Publish Date: 07/01/2020
It is estimated that by the year 2050 the world population will be over 9 billion people and food production will need to increase up to 60% more to meet demand (FAO 2009). Therefore, livestock production would likely intensify increasing animal density and lowering the stockperson per animal ratio. This will result in less time available to monitor and manage individual animals properly, jeopardizing animal health and welfare. Currently, there is a growing interest to automate swine welfare assessment using precision livestock farming (PLF) which increases the farmer’s ability to keep contact with individual animals in the growing livestock production intensification.
Publish Date: 09/23/2019
A pig can become non-ambulatory anytime on-farm due to injury, illness or fatigue (Benjamin, 2005). Hence, caretakers may be required to move non-ambulatory pigs into or out of pens, alleys and load out areas. The National Pork Board provides guidance about humane swine handling of healthy and non-ambulatory pigs through their Pork Quality Assurance Plus and Transport Quality Assurance programs (NPB, 2019, 2017). This factsheet provides information related to handling tools that are options to move a non-ambulatory pig on-farm.
Publish Date: 03/07/2016
Feed is the largest cost in pork production; therefore, improving feed efficiency can increase producer profitability. Furthermore improved feed efficiency can support industry competitiveness, decrease the demand on global feed resources, and complement environmental sustainability. Genetically, selective breeding for residual feed intake (RFI) shows promise in meeting these increased demands. However, it is important to balance the benefits of feed efficiency selection with the pig’s ability to cope with stress and its welfare. Therefore, this factsheet will discuss physiological and behavioral stress research on swine selected on the basis of RFI.
Publish Date: 10/11/2008
Pork producers have both economic and ethical incentives to understand the amount of space that meets the anatomical and behavioral needs of the pig. It is not enough to say pigs need more space on purely anthropomorphic grounds. We must understand how science has defined space needs of pigs. Still, some people may impose ethical or perceptual requirements about how much space should be provided that differs from purely science-based requirements. This paper will firstly consider how various groups view the space provided to pigs and secondly address the various ways in which space requirements have been defined based on science.
Publish Date: 01/18/2009
Housing systems for farrowing sows have changed very little in the past 30 years. At the mid 20th century, two farrowing environments were common the outdoor hut in a pasture or lot, and an indoor farrowing pen. The farrowing pens were in low-cost buildings and thus the cost per square foot of building space was relatively low compared to todays buildings. Farrowing sows indoors has proved to be beneficial for both the producer and the sow and her piglets. However, recent criticism of the traditional farrowing crate has led to increased efforts to find suitable alternatives that still provide maximum production efficiency.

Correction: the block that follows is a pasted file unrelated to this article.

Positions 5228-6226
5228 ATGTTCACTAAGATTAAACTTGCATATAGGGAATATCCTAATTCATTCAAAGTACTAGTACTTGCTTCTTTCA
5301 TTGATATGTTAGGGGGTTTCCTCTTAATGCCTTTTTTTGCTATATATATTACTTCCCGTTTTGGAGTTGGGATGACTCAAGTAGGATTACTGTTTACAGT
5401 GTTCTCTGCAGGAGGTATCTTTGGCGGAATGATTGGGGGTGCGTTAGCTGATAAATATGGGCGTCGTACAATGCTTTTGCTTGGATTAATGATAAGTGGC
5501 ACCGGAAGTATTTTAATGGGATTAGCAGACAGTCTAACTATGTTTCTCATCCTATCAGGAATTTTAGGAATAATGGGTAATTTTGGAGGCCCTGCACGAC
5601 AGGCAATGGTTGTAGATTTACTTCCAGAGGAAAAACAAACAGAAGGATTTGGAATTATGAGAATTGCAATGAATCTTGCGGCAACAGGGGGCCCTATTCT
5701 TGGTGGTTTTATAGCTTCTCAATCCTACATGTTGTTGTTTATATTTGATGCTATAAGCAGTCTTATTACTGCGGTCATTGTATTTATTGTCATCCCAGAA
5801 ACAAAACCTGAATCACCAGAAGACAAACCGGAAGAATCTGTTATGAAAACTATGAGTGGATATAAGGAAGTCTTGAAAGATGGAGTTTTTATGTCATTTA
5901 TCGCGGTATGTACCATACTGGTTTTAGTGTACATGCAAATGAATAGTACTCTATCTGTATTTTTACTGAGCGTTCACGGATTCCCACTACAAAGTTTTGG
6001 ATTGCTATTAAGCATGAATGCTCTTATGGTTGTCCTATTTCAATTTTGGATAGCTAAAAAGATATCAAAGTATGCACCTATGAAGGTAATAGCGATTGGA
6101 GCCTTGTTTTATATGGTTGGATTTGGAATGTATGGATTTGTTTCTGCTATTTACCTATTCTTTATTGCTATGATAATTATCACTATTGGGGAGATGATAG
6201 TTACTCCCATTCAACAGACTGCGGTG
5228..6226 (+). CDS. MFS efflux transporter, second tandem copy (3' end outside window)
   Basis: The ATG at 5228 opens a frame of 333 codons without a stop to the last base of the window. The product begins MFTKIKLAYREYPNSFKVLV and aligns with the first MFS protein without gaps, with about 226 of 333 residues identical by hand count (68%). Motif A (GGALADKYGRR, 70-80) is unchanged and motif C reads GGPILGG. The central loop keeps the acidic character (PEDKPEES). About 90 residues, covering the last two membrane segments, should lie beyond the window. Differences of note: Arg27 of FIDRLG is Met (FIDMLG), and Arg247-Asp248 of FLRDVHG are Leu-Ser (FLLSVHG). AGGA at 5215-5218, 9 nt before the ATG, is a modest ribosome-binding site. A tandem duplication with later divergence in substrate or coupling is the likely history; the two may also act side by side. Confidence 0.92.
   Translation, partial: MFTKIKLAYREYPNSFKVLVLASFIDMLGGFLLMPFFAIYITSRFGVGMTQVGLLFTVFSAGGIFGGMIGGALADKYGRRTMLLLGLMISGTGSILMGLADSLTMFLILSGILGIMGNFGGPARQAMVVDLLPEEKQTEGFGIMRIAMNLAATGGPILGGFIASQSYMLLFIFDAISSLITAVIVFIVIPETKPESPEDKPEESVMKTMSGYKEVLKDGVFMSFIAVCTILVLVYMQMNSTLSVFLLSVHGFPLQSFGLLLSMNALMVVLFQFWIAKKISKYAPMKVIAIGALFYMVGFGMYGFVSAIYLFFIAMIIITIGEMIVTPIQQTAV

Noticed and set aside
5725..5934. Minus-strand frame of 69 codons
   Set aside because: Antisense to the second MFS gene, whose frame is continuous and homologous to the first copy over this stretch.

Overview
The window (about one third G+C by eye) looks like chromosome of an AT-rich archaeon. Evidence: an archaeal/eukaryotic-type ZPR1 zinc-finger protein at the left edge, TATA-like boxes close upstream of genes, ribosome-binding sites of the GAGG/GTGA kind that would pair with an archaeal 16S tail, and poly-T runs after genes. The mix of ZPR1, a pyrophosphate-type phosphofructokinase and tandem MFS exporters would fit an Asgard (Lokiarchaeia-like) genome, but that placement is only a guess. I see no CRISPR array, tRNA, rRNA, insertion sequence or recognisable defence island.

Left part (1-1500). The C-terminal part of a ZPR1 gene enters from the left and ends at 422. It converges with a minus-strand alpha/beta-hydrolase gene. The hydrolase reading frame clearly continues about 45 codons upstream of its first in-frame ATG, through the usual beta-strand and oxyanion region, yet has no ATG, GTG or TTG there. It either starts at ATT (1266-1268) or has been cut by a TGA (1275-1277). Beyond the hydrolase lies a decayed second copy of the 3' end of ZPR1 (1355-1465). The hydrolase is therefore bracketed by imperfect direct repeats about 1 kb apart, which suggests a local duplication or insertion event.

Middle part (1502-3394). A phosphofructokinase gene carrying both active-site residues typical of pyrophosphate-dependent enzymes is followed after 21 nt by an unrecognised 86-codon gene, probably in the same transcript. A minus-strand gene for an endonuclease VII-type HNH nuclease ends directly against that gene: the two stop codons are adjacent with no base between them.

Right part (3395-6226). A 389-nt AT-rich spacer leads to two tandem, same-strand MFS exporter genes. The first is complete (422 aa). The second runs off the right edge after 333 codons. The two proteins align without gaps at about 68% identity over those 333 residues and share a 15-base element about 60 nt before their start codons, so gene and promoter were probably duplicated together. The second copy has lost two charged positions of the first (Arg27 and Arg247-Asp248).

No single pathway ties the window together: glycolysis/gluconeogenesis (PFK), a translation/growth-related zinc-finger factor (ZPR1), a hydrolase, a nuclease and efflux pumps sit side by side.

Publish Date: 10/23/2014
Objectives • Understand sensory capacities of swine; • Describe normal behavioral patterns of swine; • Understand abnormal behaviors and possible causes under production conditions.
Publish Date: 11/14/2014
The most predominant method in the U.S. for euthanasia of non-viable piglets (less than 12 lbs.) is manually applied blunt force trauma (Ma-BFT). Manually applied blunt force trauma is one of several euthanasia techniques considered acceptable or conditionally acceptable by the American VeterinarybMedical Association (AVMA, 2013). However, Ma-BFT is being criticized on the basis of aesthetics, impacts on those performing the procedure, and ability to produce humane euthanasia consistency. Alternative methodologies to Ma-BFT will be discussed in this fact sheet, highlighting benefits and challenges of these methods, along with implementation techniques.
Publish Date: 11/14/2014
Due to specific state legislation or market requirements many farms will have to house gestating sows in groups. Management practices will have to be modified for farms to be successful when housing sows in groups during gestation. Gilts and sows have a dominance hierarchy based on aggression and avoidance. Fighting among sows mainly occurs during the first 2 to 3 hours after mixing. The hierarchy is primarily established within 24 hours. An important consideration will be how to mix sows and gilts in groups to reduce overall, prolonged aggression. This article will provide guidelines that can be used to formulate standard operating procedures for mixing sows into gestation pens. For this ‘How-To’ sheet, it will be assumed that females (gilts and sows) will be mixed after they are mated.
Publish Date: 07/02/2012
The objective of this experiment was to compare two approachability definitions of nursery pigs to a human observer in their home pen using a digital image. A total of 79 pens in two rooms (40 in room 1 and 39 in room 2) were used. A total of 1,817, ~6 wk old mixed sexed nursery…
Publish Date: 07/02/2012
Numerous factors, including birth weight, can affect transition during weaning. The objective of this experiment was to evaluate the effects of birth weight and transition ADG on growth and nutrient digestibility of pigs reared in a commercial environment. A total of 1,500 pigs were weighed at birth, tagged, and divided into 5 birth weight categories:…